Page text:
Monday, May 08, 2017

False advertising and the privatized state

Hansen v. Scram of California, Inc., No. 17-cv-01474, 2017 WL 1628401 (C.D. Cal. Apr. 28, 2017)

When the carceral state becomes a business, can it commit business torts?  Plaintiffs sued Scram and Alcohol Monitoring Systems (AMS) for the usual statutory California claims and fraud, arguing that they misrepresented the capabilities of the transdermal alcohol monitoring devices that AMS manufactures and Scram distributes.  The devices, worn on an ankle, were designed to detect and record any instances when a wearer consumes alcohol by detecting alcohol vapors caused by ingested alcohol diffusing through the skin. Plaintiffs alleged that the devices were inherently susceptible to detecting false-positive alcohol readings as a result of “environmental alcohol,” including vapors from cologne, aftershave, hand sanitizer, household cleaners, and gasoline.  Defendants allegedly did not inform buyers of the risk and affirmatively misrepresented it.

Defendants’ business model relies on court mandated rehabilitation programs, as a condition of probation or bond, and other criminal justice system functions.  People enter into private contracts with defendants and pay monthly fees. Users sync the device daily with a monitoring station; if the device concludes that any alcohol vapor readings were caused by an “alcohol consumption event,” defendants inform the relevant law enforcement agency or court exercising jurisdiction over the wearer that the individual consumed alcohol, but they don’t alert the wearer, nor does the device alert in real time. Thus, users can’t get time-sensitive evidence—an immediate blood or breath alcohol test—to challenge any resulting revocation of their bond or probation.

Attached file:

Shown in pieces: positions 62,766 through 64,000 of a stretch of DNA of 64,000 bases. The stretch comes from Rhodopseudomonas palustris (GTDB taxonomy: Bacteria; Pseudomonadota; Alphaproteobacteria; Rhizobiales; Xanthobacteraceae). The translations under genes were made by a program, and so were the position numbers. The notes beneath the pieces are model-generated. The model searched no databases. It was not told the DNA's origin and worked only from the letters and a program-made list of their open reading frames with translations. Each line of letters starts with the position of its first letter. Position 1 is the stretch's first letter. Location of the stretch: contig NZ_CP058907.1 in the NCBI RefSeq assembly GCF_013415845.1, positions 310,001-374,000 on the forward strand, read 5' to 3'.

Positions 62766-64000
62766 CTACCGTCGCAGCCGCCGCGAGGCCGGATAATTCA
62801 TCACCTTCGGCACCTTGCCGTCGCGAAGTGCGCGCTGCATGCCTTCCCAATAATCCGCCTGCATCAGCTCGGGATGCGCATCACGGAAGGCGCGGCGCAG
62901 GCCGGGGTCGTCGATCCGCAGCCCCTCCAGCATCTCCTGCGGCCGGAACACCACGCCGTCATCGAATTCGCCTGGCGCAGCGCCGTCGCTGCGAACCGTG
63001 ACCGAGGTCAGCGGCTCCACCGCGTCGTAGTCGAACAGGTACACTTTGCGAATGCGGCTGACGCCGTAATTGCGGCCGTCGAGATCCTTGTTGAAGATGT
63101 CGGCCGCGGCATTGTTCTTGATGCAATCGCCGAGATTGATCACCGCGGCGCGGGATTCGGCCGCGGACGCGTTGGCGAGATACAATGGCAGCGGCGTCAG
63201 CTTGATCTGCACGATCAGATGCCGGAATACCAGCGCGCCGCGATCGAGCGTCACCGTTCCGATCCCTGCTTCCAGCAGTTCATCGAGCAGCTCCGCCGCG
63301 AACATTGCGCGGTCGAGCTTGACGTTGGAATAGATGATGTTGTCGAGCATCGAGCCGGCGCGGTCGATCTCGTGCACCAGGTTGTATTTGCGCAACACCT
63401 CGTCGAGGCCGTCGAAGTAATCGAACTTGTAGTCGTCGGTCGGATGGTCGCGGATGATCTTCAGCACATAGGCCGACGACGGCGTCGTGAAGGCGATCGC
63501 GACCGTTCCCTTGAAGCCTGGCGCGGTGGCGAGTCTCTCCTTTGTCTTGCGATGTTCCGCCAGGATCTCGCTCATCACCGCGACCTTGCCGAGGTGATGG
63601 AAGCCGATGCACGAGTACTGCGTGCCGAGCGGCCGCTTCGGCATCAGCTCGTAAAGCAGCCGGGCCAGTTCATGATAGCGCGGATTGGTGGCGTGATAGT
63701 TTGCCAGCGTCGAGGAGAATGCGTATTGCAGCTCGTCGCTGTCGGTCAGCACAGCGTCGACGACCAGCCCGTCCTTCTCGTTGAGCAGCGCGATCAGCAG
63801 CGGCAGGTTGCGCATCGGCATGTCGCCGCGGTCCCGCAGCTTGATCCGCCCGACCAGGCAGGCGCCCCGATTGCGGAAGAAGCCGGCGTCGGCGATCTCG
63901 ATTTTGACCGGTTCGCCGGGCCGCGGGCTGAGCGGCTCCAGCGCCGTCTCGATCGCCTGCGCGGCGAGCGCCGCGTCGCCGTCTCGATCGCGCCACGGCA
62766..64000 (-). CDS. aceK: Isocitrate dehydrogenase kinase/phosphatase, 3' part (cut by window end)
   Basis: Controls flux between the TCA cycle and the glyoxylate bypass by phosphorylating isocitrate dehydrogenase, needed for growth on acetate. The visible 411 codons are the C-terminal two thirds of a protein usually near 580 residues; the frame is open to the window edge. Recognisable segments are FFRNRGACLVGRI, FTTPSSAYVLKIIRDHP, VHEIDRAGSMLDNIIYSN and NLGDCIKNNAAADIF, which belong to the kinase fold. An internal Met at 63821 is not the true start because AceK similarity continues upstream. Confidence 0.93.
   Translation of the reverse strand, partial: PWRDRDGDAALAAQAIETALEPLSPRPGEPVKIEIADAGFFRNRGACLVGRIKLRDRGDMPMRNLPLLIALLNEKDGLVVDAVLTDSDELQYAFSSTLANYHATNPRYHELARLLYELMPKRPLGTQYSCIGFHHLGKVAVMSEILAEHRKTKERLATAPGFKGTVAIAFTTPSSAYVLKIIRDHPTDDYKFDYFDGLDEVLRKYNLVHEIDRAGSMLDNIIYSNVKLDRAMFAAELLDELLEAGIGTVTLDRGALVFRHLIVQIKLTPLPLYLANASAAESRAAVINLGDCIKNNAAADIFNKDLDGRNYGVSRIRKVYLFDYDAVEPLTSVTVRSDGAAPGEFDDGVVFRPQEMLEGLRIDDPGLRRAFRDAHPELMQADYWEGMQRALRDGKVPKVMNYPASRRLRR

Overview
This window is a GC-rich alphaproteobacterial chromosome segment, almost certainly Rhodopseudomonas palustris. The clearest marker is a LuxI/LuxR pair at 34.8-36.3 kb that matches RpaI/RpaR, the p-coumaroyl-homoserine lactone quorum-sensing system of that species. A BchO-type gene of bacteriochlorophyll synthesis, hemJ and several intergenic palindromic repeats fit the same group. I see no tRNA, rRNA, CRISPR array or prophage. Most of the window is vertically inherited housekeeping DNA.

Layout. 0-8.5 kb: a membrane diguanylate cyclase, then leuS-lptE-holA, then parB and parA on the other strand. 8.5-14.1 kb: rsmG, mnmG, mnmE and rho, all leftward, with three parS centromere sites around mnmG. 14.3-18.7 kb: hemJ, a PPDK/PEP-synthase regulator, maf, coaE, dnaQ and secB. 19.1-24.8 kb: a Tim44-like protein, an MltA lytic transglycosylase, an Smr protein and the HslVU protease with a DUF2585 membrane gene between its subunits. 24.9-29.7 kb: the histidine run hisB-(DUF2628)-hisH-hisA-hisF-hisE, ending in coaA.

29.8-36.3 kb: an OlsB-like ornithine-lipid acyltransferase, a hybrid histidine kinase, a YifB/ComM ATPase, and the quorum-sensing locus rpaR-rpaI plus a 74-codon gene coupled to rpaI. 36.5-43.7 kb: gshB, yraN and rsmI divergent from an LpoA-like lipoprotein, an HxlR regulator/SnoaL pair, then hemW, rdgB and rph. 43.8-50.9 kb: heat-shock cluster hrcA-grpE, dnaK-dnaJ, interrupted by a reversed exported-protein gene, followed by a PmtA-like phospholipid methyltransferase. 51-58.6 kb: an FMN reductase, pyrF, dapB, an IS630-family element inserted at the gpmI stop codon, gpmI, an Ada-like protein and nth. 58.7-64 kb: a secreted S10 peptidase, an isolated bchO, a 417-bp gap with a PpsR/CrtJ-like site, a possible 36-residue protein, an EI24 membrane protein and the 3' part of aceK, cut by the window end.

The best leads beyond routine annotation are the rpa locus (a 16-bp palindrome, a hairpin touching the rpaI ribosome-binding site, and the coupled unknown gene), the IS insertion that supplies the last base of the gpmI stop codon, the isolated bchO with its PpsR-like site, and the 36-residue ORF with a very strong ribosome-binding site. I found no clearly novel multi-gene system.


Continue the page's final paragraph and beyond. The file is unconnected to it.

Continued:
Defendants allegedly advertised their device as “a cost-effective and accurate alternative for law enforcement agencies and courts to track the alcohol usage of at-risk individuals,” and told the public and the governmental agencies with which they seek to work that the device could tell the difference between alcohol vapors from ingested alcohol and alcohol vapors from enviromnental alcohol because the rate of alcohol dissipation purportedly differs.  Plaintiffs alleged two instances involving third parties in which courts rejected the device’s results as “biologically impossible and scientifically unreliable.” Plaintiffs also cited a study that concluded that the “methodology used by AMS cannot separate ethanol [drinking alcohol] from other contaminating alcohols and therefore is not a reliable method.”

Plaintiffs alleged that they experienced false positives.  For example, plaintiff Hansen wore the device while living in a residential alcohol treatment center; the day after she tested negative on a breathalyzer at the center, AMS sent a report indicating that she’d consumed alcohol for a day-long period.  When Hansen received the report, she again tested negative for alcohol and a follow-up blood test reported the same. As a result of the report, she was subject to an additional year of alcohol monitoring; she paid $6,400 to Scram, $300.00 for a urine test from a certified laboratory, and $2,000 in attorneys’ fees to defend against the alleged alcohol consumption.  (It seems like a dangerous business model to profit from false positives when the person who is ordered to pay faces jail if she says no.)  Hansen alleged that, had she known about the false positives and the lack of timely notification to users, she wouldn’t have agreed to buy the alcohol monitoring service as a condition of her bond.